Failure to properly cure weed means it ultimately contains a lower level of THC and other cannabinoids. When you cut down your cannabis, make sure it is kept in temperatures between 60 and 70 degrees Fahrenheit.
It is also essential to maintain a humidity level between 45% and 55%. By doing this, you facilitate the biosynthesis process and ensure your crop is laden with THC.
Curing Affects Flavor and Quality of Smoke
In case you didn’t know, the pleasant and unique smell and flavor of cannabis you experience are due to its terpene content. However, these volatile and fragile compounds are in danger of evaporating and degrading even at very low temperatures. Companies that mass produce low-grade marijuana often use a rapid-fire hot cannabis drying process.
When marijuana is poorly cured, it creates the ideal environment for enzymes and bacteria to break down unwanted materials. It also results in the breaking down of the unhealthy sugars formed when chlorophyll decomposes. These sugars and minerals are what cause the unpleasant throat-burn you sometimes get from smoking.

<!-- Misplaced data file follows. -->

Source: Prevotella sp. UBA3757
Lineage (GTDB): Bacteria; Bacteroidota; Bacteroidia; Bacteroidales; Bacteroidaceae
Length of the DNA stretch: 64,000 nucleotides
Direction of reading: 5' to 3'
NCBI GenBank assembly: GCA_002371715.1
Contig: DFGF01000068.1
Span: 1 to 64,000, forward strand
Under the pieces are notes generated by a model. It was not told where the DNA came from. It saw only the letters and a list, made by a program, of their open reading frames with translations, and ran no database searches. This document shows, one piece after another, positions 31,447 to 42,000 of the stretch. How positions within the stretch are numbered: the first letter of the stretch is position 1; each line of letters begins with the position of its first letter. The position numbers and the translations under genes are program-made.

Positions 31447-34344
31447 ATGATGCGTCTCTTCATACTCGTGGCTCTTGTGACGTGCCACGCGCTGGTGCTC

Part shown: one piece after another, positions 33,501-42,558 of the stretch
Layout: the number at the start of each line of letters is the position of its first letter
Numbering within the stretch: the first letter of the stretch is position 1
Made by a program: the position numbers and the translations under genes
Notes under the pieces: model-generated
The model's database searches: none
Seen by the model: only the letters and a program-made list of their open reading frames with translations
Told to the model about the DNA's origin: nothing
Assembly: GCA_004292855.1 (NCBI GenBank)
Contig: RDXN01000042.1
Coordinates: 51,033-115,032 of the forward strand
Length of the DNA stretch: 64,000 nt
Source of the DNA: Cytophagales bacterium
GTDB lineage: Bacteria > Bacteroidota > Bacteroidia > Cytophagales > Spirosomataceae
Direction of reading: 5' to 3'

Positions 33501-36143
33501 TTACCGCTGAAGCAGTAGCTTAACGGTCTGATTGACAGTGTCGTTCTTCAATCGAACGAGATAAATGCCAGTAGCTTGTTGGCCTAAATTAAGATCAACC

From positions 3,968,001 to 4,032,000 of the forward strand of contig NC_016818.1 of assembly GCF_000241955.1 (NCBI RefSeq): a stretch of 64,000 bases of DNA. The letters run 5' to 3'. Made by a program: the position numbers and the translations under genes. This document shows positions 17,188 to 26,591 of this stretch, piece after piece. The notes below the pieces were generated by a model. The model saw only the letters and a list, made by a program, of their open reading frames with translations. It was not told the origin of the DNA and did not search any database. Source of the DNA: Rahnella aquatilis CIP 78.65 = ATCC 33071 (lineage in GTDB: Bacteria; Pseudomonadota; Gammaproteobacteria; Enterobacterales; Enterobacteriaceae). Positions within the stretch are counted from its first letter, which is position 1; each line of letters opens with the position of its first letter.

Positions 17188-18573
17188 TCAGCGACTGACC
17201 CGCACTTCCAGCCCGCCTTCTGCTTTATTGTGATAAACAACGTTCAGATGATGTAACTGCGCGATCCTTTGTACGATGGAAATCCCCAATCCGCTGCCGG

Curing Preserves Your Cannabis
If you intend to store your cannabis for a long time, high-quality curing of the weed is essential. When you cure the plant correctly, you can store it in an airtight container for approximately two years without a significant loss in potency. Otherwise, it will lose its cannabinoid content and become more susceptible to mold growth.
How to Dry and Cure Your Cannabis
Learning how to dry and cure cannabis buds is an art form. If you live in a coastal region, it is hard to dry cannabis quickly. This is because of the high nighttime humidity in such areas. Marijuana in these locations is at high risk of mold attack. So, the best time to try and dry weed quickly is in winter or fall.